At the age of 23, a recent graduate of Wake Forest University drove up to New York City with his manuscript in hand to attend the World Book Convention. After playing only 59 minutes in 4 years on his college team, an undersized walk-on decided to tell the story of a sports experience through the lens of a player who was not the star.
Nearly 24 hours later, Alan Williams was sitting in a room with the editor-in-chief of a major trade publisher. The seasoned book executive was the first to point out that unlike many other sports stories, Walk-On did not end with an unobtainable accomplishment.
In the years to come, people would often approach Alan at book signings, not to comment on his book, but instead to tell their own stories of how they persevered through their struggles in order to be a part of a team.
In 2005, a seventh grader came up to Alan after listening to him speak at a father-son luncheon. He said, “Alan, you’re not going to believe this, but my story is just like yours. I just got cut from my school team, but this off-season, I am going to work as hard as I possibly can because I want to be a member of our team!” This young man’s enthusiasm was a reminder that more athletes need to hear a story that goes beyond individual acclaim. Stories like these led Alan to start Teammates First—a series of programs that dive into the major issues in sports today.
A year later, a group of corporate executives invited Alan to come speak at one of their conventions. What does a 26 year old tell business leaders that they don’t already know? While this question crossed Alan’s mind many times, it was clear that there was a direct correlation between the value of teams in the workplace and on the court. For this reason, Alan has had the opportunity to speak to several businesses including Fortune 500 companies, some of which have taken an interest in promoting Alan’s message of team in athletic communities and schools across the country.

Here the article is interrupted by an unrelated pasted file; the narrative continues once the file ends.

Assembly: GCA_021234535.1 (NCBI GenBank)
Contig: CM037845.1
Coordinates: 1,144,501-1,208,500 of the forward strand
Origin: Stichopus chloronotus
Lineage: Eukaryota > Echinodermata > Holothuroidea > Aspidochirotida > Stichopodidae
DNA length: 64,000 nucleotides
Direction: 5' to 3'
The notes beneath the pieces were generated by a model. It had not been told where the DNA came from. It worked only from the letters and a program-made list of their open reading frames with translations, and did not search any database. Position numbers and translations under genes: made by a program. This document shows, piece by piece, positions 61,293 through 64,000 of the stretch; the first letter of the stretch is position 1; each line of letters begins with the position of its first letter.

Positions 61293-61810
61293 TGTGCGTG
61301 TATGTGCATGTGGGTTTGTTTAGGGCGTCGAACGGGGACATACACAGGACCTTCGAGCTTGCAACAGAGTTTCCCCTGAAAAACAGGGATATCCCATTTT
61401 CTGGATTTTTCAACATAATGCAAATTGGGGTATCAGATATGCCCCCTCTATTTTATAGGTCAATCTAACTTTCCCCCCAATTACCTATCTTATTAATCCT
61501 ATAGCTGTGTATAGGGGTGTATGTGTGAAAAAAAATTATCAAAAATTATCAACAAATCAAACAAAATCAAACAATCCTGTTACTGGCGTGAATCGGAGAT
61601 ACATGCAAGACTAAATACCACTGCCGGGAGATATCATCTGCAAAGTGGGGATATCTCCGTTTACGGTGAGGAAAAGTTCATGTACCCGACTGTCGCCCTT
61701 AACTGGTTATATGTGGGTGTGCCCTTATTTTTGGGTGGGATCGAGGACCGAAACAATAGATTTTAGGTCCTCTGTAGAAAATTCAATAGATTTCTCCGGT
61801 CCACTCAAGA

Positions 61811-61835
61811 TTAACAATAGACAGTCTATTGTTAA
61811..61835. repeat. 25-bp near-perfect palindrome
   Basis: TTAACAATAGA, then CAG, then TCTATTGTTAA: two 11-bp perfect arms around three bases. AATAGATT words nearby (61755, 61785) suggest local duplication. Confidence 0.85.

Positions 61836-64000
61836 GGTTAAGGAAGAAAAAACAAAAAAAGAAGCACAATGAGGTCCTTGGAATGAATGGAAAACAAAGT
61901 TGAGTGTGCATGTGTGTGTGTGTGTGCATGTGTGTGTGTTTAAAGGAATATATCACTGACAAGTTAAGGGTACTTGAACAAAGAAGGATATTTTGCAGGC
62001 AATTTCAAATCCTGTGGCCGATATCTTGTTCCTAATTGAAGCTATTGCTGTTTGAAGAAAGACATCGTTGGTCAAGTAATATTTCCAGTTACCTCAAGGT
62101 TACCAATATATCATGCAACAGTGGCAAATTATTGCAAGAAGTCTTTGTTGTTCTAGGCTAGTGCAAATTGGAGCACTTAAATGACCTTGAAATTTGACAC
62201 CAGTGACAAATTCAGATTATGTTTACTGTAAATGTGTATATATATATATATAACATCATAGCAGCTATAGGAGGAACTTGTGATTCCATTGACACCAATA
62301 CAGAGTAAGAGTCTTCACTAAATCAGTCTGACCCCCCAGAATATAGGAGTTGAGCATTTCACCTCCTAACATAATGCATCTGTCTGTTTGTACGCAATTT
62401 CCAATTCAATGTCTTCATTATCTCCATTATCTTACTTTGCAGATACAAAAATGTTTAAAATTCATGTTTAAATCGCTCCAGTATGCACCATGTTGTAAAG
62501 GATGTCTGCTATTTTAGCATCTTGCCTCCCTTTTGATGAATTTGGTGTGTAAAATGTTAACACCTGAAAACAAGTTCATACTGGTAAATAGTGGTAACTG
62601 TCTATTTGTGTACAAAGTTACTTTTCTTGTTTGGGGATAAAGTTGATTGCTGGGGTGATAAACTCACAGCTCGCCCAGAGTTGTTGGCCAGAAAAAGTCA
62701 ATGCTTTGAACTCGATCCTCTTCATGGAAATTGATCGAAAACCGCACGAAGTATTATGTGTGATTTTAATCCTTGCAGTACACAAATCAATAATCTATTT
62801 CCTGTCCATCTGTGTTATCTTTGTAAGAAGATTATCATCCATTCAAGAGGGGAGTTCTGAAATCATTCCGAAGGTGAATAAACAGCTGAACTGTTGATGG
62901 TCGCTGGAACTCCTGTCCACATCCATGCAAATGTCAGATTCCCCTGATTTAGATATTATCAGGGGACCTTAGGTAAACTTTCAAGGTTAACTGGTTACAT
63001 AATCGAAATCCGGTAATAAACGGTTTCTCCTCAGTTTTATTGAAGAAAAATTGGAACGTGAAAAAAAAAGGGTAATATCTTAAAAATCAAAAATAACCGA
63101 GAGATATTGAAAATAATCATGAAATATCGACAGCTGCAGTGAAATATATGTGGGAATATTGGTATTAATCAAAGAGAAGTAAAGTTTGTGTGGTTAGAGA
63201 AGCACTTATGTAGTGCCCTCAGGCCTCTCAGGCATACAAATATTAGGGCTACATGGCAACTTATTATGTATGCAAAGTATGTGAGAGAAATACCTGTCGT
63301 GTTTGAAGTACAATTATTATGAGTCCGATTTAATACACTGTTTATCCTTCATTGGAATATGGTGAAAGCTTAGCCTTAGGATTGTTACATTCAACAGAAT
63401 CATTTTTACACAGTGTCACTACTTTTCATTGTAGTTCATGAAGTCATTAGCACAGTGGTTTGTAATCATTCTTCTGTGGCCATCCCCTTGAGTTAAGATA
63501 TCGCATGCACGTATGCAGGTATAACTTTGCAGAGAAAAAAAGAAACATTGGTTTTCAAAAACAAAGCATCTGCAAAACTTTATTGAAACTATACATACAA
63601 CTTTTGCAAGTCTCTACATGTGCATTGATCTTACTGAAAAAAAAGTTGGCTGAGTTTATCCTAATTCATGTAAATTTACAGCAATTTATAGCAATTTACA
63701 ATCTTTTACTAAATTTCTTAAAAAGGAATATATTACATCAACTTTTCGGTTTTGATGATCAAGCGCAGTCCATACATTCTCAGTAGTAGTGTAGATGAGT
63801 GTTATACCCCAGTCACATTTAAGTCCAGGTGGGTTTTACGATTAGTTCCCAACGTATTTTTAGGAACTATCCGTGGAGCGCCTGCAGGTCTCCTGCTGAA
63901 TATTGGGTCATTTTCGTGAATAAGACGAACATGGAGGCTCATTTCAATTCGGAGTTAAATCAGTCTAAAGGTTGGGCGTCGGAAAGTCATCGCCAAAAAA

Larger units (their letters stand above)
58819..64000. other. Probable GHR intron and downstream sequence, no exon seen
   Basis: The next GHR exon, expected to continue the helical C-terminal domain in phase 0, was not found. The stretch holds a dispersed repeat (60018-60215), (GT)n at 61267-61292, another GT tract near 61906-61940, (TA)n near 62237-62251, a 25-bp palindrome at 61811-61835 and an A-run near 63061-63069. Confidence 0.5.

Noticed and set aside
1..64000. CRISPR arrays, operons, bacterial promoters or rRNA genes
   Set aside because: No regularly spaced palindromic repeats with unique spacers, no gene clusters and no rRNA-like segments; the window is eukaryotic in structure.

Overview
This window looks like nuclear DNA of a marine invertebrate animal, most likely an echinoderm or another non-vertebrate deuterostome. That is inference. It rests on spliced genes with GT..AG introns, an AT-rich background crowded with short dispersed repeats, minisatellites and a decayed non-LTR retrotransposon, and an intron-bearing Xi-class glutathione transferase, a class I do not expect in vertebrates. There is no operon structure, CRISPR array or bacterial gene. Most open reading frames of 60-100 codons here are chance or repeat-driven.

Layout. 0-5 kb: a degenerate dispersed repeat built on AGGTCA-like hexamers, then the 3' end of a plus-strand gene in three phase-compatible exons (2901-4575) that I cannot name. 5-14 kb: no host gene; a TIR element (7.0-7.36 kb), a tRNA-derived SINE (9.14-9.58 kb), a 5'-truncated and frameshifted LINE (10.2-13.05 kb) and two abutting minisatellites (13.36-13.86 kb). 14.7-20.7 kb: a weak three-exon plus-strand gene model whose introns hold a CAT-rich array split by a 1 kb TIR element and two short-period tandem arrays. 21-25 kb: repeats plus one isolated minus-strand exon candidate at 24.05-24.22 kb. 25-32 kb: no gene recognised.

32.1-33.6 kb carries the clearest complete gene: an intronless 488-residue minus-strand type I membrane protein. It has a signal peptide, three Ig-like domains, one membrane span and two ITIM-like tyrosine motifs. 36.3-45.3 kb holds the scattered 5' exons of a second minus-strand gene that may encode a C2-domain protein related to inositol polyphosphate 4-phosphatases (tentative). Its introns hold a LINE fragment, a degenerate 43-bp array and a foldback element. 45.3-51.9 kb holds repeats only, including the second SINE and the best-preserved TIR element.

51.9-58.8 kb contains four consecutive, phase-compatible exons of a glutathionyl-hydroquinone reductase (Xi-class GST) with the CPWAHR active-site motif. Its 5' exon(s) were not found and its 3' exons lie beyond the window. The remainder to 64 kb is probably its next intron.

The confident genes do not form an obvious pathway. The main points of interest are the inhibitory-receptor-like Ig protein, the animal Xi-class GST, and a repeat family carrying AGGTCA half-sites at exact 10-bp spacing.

In 2007, when Coach Skip Prosser passed away, Alan and his teammates returned to Winston-Salem to celebrate the life of a coach who had had a profound impact on their lives. During this time, they did not reflect on the 2003 ACC Championship season, but instead the focus shifted to the moments in life that endure. Months later, Alan decided to rewrite parts of Walk-On and re-title it as Teammates Matter.
Today, Teammates Matter is not only the title of one person’s story, but has also evolved into a company dedicated to putting perspective back into team.
As the founder and owner of Teammates Matter, Alan now lives in Nashville with his wife, Amanda whom he met in Oxford, MS in 2005. Last September, they celebrated the birth of their first son, Trammell. Alan continues to share his message of perseverance and team with various groups. He is also passionate about coaching his 15 and under competitive summer basketball team. In his spare time, he enjoys working on a golf swing he can’t seem to perfect.